The big question is whether the penny has dropped for the talented Melbourne midfield.

Yes, the individual acclaim is great, but for Melbourne to re-enter the eight, that gun engine room featuring all of those top draft picks has to play for each other rather than their own individual glory.

That may sound harsh, but captain Max Gawn has made clear there is a big focus on Melbourne playing a more selfless brand of footy this year, in the same way Richmond and Geelong rose to the top.

If it clicks, and there are players sacrificing for each other, look out.

Not many pundits have picked Melbourne to finish in the eight this year, but after two campaigns out of the eight, a red and blue surprise could be in store.

If it wasn't for crucial losses against Sydney and Fremantle in Queensland last year they probably would have played finals, so the Dees know they are good enough to contend at the business end like they did in 2018.

If the system is right, and the forwards convert, they will make the eight.

 

Clayton Oliver is an essential cog in the Demons’ star-studded midfield. Picture: Michael Klein
Clayton Oliver is an essential cog in the Demons’ star-studded midfield. Picture: Michael Klein

 

 

ROBBO'S LIKES AND DISLIKES

 

Herald Sun chief footy writer Mark Robinson tackles the Demons.

 

LIKES

 

Turned the corner somewhat last season, but losses to Sydney (Round 15) and Fremantle (Round 16) ended the Demons' plucky run to the finals.

Overall, they won six of the last nine games.

Their forward dilemmas will be fixed or fixated on getting Ben Brown back from injury.

If he can return to being a 60-goal player and Luke Jackson finds his feet, maybe the forward line will be less dysfunctional.

It also depends on teammates up the ground.

Kysaiah Pickett is the one to watch and I liked that Jordan Lewis said he saw Cyril Rioli-like traits in Kossie, and reckon Bayley Fritsch is set to boom.

The Demons have stars, experience and rawness, and probably need some finesse and calm amid the rampage to take the next step.

Assistants Mark Williams and Adem Yze also add craft to the coaching box and development areas. It was a busy off-season.

 

DISLIKES

 

The Demons are hard-nosed, but could they be too hard-nosed?

They love the contested ball but not sure they are as adept on the outside.

They dominate via Max Gawn but there's not overwhelming capitalisation from it.

If that changes, the Demons will play finals.

Was all over them coming home last year before the Swans/Dockers losses. Flaky? You could argue that.

Improved ball movement, improved connection with forwards and improved footy nous with the ball will clearly improve performance.

It would want to happen because Simon Goodwin is in that horrible phase - he needs a successful season or the club will consider a change.

 

VERDICT

 

10th, missing by percentage.

 

Kysaiah Pickett is a talent on the rise. Picture: Michael Klein
Kysaiah Pickett is a talent on the rise. Picture: Michael Klein

 

BURNING QUESTIONS ANSWERED

 

Herald Sun chief football writer Mark Robinson joins Fox Footy experts Nick Riewoldt, David King, Leigh Montagna and Jordan Lewis to give their Melbourne Demons predictions for 2021.

 

ROBBO: Can one player, a key forward in Ben Brown when he returns from his knee injury, fix Melbourne's connection problems in the front half?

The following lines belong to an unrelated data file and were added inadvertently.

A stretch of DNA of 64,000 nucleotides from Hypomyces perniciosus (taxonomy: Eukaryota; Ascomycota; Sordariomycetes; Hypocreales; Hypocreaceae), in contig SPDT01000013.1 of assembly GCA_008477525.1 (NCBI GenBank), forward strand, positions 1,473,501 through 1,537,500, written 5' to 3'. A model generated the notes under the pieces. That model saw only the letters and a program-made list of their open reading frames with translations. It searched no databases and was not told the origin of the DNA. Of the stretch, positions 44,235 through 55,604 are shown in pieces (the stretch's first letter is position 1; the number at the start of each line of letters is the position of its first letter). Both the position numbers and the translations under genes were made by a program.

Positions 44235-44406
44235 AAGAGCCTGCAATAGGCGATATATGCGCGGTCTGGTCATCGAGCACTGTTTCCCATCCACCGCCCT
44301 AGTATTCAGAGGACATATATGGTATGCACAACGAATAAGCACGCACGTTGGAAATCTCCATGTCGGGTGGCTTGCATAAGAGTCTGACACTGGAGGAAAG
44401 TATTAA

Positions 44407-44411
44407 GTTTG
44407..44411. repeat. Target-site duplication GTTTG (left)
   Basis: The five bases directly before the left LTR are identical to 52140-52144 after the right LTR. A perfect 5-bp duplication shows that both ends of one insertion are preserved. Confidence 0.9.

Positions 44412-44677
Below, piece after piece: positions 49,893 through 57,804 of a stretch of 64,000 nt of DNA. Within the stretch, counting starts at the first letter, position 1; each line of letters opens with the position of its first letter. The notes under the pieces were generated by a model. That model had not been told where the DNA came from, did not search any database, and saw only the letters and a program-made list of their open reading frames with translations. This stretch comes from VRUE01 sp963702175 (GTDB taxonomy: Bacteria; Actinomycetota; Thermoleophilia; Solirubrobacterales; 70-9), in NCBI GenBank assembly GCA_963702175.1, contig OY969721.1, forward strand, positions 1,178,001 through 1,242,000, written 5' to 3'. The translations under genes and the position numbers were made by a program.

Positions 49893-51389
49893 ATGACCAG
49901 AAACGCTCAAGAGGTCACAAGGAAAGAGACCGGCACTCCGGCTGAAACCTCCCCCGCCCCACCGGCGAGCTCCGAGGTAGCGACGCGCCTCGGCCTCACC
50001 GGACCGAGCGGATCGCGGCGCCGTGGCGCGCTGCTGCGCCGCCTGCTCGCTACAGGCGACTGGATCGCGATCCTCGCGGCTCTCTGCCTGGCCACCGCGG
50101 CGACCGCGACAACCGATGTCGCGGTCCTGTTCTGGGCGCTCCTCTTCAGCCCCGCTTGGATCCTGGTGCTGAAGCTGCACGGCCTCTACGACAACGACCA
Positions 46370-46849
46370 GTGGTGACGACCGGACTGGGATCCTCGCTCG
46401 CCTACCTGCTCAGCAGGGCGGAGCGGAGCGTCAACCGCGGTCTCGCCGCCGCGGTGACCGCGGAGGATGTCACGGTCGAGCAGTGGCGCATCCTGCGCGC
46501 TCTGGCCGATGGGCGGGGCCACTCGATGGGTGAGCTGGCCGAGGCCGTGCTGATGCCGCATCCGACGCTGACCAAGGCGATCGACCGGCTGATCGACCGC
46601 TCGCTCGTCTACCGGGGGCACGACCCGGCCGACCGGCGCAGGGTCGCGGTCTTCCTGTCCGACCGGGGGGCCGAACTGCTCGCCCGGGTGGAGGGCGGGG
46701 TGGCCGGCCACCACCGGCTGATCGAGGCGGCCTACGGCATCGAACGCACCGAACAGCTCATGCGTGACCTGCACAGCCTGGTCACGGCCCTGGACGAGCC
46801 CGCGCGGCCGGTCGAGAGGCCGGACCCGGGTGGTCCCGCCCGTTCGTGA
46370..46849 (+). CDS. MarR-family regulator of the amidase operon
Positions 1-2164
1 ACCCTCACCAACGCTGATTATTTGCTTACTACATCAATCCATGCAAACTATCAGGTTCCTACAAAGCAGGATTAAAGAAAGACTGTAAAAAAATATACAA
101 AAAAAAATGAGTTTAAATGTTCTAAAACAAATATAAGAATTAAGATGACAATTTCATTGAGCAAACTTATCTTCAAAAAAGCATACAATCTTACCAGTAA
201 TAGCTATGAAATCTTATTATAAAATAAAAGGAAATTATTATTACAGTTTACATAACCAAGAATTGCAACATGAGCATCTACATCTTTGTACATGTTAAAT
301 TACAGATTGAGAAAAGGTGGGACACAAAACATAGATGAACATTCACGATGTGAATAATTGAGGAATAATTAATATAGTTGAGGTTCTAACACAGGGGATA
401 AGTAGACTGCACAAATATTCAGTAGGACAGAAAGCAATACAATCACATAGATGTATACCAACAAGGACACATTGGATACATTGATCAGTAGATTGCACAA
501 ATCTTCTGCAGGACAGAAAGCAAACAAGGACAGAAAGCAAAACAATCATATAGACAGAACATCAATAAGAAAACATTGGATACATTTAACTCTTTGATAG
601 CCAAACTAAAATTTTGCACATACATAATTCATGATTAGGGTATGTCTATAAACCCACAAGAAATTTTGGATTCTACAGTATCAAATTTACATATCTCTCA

ROOEY: No, because it's a connection problem. It's not a personnel problem. Ben Brown's not a stand and deliver forward. He's not a player where you kick it in his area and he'll do the work. He's a lead mark forward. He can straighten you up because it gives you a little bit more of a focal point, but he's not going to be the difference between them being a top four side and a middle of the table side.

 

ROBBO: Jordan, how can a midfield of Gawn, Viney, Brayshaw, Petracca and Clayton Oliver be so-so in the clearance battle? And they brag about how good their midfield is.

 

JORDAN: I think the evolution of that midfield group is to learn what happens from five to 10 metres, so off the stoppage. You speak about the way they transition the ball and the way they connect forward of centre. For me, they're too ball watchy as a way to put it.

 

ROOEY: They're great ball winners but they're not great ball distributors. Viney hacks it, Oliver is brilliant with his hands but he's not good by foot. And Petracca, I wouldn't say he's a finesse player. They've got amazing ball winners but that's in and around the stoppage. Once it gets outside, I think they're ability to defend and distribute into space is what needs to improve.

 

 

 

JOEY: I think the only thing Melbourne is lacking is that balance and shape around the contest. They are all ball hunters but if that midfield group matures and plays a bit more selfless in regards to their shape and balance, they will get better looks getting inside 50 and they'll defend better. I think they're very, very close to being a top four team.

 

JORDAN: The acquisition of Adam Yze over the off-season will be the main reason why they improve in that area. He's gone in as the midfield coach, so for him to go in and teach the patterns that he saw over a long period of time at Hawthorn - where he was from 2012 to now - gets a new voice in there. He's been in a winning environment, so to get that credibility walking in the door I think is huge with that midfield group.

 

KINGY: We've talked at length about this gun stoppage team. They've got I think four of the top 15 rated players in the competition yet they're missing finals. They've gone 12 wins, 14 wins, five wins, nine wins. They've bounced around for years and Melbourne supporters have had enough of this stuff. We talk about simple things like Max Gawn going into a forward 50 stoppage and maximising your strength. They don't do that. Christian Salem has been stuck at halfback for five years. With this connection problem, why haven't they had a look at him at half forward? I think all roads lead back to the coaches' box. 2021 says we're either going forward at million miles an hour with Simon Goodwin or we're not. Because every person you speak to in footy has an exposed flaw with Melbourne and the way they play.

 

ROBBO: Verdicts?

 

ROOEY: I think five to eighth for Melbourne. They'll play finals.

 

JORDAN: Fifth to eighth is absolutely achievable.

 

JOEY: I have them top sixth with potential to make top four.

 

KINGY: I don't have as much faith in Melbourne, and I have them on the edge of the eight. If not out of it.

 

Originally published as Boom or bust: Why Goodwin could go if Dees fail